February 8, 2009 19:00
By: Lucas Wiseman
Sean Rash's professional bowling career may be just beginning, but over the past four seasons a trend has quickly developed. Rash brings his best game when it comes time to compete in major events.
Rash, a Wichita, Kan., resident and the defending champion in the United States Bowling Congress Masters, has finished among the top 15 in 10 of the 14 majors he has competed in since the 2005-06 season. He will look to add to that total when the USBC Masters is conducted on 60 specially-constructed lanes inside Cashman Center in Las Vegas from Feb. 10-15.
"I just enjoy bowling the majors because those are the events people remember the most," said Rash, who defeated Steve Jaros 269-245 to win the 2007 Masters in Milwaukee. "Any time you get to a major, you are trying to do the best you can. I've knocked on the door quite a bit over the past few years, and eventually I will win more of them."
So far this season on the Lumber Liquidators PBA Tour, Rash has a pair of top 10 finishes in majors, taking fourth in the PBA World Championship in October and 10th at the recently concluded H&R Block Tournament of Champions.
The Masters, however, presents a different challenge for Rash. As the defending champion, he is guaranteed a spot in the 64-player, double-elimination, match-play bracket.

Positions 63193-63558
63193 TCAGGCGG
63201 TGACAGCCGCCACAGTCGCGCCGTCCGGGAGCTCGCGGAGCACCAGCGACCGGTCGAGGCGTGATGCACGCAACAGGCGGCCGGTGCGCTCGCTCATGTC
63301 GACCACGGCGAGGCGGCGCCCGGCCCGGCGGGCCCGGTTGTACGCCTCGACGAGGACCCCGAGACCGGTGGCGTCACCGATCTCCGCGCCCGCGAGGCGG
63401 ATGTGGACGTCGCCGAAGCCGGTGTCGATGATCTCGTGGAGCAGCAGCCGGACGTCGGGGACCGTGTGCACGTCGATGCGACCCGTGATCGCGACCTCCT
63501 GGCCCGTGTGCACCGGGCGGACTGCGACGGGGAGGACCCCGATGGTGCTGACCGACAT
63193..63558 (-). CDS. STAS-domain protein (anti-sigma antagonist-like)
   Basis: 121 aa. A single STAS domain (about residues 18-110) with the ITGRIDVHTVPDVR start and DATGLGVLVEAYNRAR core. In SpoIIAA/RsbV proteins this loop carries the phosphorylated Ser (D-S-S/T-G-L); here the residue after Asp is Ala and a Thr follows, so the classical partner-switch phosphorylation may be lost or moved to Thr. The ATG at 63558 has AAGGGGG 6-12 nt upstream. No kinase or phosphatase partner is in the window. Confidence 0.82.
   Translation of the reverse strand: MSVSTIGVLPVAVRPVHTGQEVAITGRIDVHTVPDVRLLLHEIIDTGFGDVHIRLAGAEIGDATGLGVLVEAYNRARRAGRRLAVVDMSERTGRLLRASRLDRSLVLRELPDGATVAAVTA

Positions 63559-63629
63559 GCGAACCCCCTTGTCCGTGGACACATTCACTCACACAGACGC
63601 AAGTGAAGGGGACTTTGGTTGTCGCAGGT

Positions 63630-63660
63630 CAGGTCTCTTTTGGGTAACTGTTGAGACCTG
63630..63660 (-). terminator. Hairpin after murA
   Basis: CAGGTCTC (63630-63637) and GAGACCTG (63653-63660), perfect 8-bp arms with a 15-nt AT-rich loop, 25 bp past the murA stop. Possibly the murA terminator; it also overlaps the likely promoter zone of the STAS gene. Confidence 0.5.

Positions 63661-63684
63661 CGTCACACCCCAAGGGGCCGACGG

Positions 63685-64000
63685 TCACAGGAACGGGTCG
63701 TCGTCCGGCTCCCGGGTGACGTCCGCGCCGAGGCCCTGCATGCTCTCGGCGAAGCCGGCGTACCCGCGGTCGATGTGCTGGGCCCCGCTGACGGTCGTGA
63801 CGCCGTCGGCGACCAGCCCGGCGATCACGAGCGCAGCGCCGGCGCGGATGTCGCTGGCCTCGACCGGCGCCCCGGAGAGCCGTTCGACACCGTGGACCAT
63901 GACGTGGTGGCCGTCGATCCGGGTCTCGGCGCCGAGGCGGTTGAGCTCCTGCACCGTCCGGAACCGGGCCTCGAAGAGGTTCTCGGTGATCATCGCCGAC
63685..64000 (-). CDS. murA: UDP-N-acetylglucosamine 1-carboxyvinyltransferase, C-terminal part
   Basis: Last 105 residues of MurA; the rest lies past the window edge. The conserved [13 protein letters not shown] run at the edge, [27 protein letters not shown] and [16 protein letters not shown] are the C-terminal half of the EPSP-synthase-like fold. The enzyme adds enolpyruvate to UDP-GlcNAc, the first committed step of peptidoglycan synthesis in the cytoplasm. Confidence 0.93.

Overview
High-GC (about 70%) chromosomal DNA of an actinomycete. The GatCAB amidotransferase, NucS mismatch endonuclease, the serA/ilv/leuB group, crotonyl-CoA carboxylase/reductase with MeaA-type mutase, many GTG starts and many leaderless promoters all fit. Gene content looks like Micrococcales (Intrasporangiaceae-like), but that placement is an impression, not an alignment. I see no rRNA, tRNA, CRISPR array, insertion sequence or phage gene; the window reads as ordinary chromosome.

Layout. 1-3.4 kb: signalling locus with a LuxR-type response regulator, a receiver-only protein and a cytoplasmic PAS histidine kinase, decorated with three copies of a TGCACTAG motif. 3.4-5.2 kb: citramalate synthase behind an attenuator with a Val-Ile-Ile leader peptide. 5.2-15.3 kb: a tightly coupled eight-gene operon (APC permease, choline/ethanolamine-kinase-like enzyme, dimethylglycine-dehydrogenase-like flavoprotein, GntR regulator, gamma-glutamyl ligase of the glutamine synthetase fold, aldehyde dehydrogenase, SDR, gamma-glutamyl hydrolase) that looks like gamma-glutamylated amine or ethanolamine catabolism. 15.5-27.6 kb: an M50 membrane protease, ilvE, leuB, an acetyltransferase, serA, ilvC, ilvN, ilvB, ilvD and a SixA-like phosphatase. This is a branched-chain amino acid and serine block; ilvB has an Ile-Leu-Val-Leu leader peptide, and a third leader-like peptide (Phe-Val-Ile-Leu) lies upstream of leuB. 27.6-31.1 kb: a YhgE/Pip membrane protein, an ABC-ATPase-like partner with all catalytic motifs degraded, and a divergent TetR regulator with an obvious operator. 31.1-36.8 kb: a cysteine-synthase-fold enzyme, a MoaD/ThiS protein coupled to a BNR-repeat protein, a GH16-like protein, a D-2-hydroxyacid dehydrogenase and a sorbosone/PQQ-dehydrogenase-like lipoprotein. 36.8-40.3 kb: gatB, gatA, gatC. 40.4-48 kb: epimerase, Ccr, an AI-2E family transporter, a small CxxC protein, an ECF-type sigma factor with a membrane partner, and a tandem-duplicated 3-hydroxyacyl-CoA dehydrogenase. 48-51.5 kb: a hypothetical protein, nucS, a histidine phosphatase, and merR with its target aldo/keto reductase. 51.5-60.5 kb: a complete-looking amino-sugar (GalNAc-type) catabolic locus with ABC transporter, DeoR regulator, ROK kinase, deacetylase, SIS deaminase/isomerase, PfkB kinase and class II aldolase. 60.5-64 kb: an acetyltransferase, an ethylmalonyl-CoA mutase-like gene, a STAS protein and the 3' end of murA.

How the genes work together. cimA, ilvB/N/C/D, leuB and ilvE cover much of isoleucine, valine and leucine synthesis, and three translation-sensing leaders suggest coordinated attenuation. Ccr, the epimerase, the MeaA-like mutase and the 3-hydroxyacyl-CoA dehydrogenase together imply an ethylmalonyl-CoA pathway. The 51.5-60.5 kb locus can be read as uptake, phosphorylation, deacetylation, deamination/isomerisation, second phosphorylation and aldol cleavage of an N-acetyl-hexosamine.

If Rash can find a way to survive bracket again, he will become just the third person to win back-to-back Masters titles, joining USBC Hall of Famers Dick Hoover (1956 and 1957) and Billy Welu (1964 and 1965).
"It's going to be tough because there are going to be 63 other bowlers who you know are bowling well to get to that point," Rash said. "The biggest thing I can do is make sure I get some practice during the week and stay sharp while everyone else is competing."
The Masters will present unique challenges as the event will be contested in a stadium setting on new lanes, specially constructed and completed just days before the tournament starts.
Following the Masters, the lanes will play host to the USBC Open Championships and more than 17,000 five-player teams. Rash, however, has experience competing in the unique venue, claiming the Regular Doubles title in 2003 with Derek Sapp in Knoxville, Tenn.
"There will be grandstands with people watching, and I think it will be very special to see how many people show up," Rash said. "The atmosphere is a lot different than we bowl in every week on Tour. The ceilings are very high, and the lanes will be brand new. It will be fun, that's the most important thing. Everyone will have a good time."
Standing in Rash's way of defending his title will be nearly 500 of the world's top amateur and professional bowlers looking to get their share of the more than $350,000 prize fund.
With the exception of Rash, all participants will bowl two five-game blocks of qualifying on Feb. 10 and 11 before the first cut is made to the top 25 percent. After another five games the morning of Feb. 12, the top 63 bowlers will join Rash in match play, which continues until the top four bowlers are determined Feb. 13 for the TV finals, which will air live Feb. 15 on ESPN at 1 p.m. Eastern.
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